David
Reply to
David Littlewood
.David maybe right in his source but unquestionably, the late G H Thomas writing in the Model Engineers Workshop Manual wrote of Myford cross slide distortion. To add, I mentioned that there was a problem with tee slots as well. The latter complaint arose from Kenneth C Hart aka Martin Cleeve. He noted the non standard Myford tee slot and write it up in ME. He broke his slide- do'nt ask why. Myford made him a steel one to special order.
There you have it- all had several Myfords and I, too, had a similar problem.
Cheers?
Norm
Reply to
ravensworth2674
Pre WW2 JAP (That's JA Prestwich of Tottenham - not the Nip variety) made motorbike, three-wheeler and small industrial engines. They mainly used cycle thread for steel to steel and Whit for steel to ali. Studs for holding the cylinder barrel to the ali crankcase were threaded BSC on one end and BSW the other.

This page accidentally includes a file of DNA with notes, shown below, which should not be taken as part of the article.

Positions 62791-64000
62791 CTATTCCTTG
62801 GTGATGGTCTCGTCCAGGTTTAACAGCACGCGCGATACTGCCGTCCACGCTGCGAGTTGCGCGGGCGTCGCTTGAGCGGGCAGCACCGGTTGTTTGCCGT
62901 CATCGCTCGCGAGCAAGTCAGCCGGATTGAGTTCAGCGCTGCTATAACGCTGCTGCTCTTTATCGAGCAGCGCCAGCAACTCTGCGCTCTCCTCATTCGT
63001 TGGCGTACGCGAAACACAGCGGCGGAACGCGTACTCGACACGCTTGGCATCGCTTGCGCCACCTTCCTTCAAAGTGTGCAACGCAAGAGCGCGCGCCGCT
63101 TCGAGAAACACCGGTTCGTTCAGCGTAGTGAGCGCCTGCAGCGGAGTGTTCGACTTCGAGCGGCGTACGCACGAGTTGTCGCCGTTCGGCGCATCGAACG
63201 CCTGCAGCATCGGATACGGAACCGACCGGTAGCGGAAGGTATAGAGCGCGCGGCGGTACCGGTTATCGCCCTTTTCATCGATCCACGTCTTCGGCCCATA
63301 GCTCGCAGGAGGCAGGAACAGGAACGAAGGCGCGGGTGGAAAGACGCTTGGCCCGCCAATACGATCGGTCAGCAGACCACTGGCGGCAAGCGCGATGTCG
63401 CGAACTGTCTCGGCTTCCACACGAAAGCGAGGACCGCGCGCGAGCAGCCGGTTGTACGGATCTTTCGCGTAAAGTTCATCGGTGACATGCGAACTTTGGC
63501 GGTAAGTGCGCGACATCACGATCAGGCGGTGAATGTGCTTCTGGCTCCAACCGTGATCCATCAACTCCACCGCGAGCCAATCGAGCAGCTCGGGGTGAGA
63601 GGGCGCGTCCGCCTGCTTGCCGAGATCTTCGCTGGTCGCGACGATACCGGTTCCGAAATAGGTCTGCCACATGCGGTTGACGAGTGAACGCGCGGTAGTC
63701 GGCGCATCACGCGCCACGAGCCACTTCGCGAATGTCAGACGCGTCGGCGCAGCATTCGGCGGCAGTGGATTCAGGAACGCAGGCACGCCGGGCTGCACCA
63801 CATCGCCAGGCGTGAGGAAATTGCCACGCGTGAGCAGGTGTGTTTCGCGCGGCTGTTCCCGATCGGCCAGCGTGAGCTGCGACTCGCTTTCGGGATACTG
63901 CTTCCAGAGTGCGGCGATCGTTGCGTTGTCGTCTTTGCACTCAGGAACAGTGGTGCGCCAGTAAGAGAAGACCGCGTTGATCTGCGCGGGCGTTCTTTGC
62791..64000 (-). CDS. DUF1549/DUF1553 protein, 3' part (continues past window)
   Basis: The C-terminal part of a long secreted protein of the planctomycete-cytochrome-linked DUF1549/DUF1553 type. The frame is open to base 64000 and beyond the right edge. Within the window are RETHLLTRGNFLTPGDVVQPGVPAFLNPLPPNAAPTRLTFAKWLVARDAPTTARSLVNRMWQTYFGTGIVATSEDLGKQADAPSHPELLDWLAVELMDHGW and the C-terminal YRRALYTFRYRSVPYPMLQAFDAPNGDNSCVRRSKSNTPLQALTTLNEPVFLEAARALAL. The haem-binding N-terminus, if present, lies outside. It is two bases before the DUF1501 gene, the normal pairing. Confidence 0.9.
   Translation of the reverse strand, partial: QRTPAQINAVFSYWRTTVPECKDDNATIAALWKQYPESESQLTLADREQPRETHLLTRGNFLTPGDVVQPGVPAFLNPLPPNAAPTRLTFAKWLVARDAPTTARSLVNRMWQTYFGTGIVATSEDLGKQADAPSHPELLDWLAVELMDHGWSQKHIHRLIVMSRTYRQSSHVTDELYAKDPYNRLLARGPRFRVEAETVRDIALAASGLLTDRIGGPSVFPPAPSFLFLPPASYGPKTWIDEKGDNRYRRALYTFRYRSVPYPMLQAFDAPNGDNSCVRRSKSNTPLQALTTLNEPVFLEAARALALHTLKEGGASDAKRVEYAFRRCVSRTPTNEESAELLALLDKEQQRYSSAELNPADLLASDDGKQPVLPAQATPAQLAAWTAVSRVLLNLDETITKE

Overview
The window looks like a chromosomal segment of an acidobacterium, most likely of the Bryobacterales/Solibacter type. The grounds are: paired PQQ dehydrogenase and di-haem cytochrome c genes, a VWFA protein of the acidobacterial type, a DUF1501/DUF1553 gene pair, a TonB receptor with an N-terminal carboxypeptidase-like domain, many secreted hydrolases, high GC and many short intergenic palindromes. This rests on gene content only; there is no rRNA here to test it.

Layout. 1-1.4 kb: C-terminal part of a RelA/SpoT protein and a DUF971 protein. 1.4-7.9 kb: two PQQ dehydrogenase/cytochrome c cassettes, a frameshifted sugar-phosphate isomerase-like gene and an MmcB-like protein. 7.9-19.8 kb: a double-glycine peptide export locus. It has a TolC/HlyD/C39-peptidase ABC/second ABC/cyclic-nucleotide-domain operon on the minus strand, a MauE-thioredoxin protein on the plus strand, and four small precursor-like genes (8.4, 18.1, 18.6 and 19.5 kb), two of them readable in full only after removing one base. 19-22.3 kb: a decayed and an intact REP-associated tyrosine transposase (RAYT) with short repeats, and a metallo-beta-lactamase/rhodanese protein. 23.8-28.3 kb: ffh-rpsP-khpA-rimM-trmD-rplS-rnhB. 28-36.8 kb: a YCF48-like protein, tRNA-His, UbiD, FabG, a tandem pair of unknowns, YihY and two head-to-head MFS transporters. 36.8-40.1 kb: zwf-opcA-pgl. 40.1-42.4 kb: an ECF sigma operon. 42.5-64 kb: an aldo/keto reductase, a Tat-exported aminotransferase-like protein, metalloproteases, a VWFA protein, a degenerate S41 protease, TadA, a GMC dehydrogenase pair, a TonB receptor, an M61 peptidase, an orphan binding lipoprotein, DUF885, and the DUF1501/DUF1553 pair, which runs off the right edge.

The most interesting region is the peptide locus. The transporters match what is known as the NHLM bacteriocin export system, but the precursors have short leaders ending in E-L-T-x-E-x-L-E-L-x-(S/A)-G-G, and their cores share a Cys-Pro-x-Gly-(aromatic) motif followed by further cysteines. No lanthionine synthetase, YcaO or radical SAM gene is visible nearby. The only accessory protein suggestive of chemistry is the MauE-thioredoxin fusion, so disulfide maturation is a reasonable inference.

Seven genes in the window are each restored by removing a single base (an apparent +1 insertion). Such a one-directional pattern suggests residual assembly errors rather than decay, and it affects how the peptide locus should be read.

Bob
Reply to
BobKellock
Bob I think that BMC or was it earlier had two different threads on A series cylinder head studs? However, it is also academic. The hiccup comes when one finds that the (say) new secondhand Myford has a nasty warp. Moving on- into today- I did fit a rear tool post onto a 918 or 920 if you must. It went onto a sreel subtable of my own devising.
The sub table then took all sorts of Myford goodies!
Cheers
Norman
Reply to
ravensworth2674
Thanks to all for the replies, I think I will go with M12x1 as per the advice I've received here. 1mm is not so fine as to have problems with damage or to be too hard to cut accurately and it does mean I can use my die instead of screwcutting it.
Sorr=y for the delay replying btw, Demon has had major news server problems recently. If anyone knows how to link in my home server into the usenet network then I'd be grateful for a pointer to how this can be achieved.
Thanks again,
Boo
Reply to
Boo
In article , Boo writes
I had the same problem. Don't know any more than you about how to circumvent the problem efficiently, but you can always go to Google Groups to read the latest posts on any threads you are interested in. It's much more of a chore to do this, of course, and I await any other thoughts with interest.
You might get more expert advice by posting on demon.ip.support.turnpike - even if you don't actually use turnpike.
David
Reply to
David Littlewood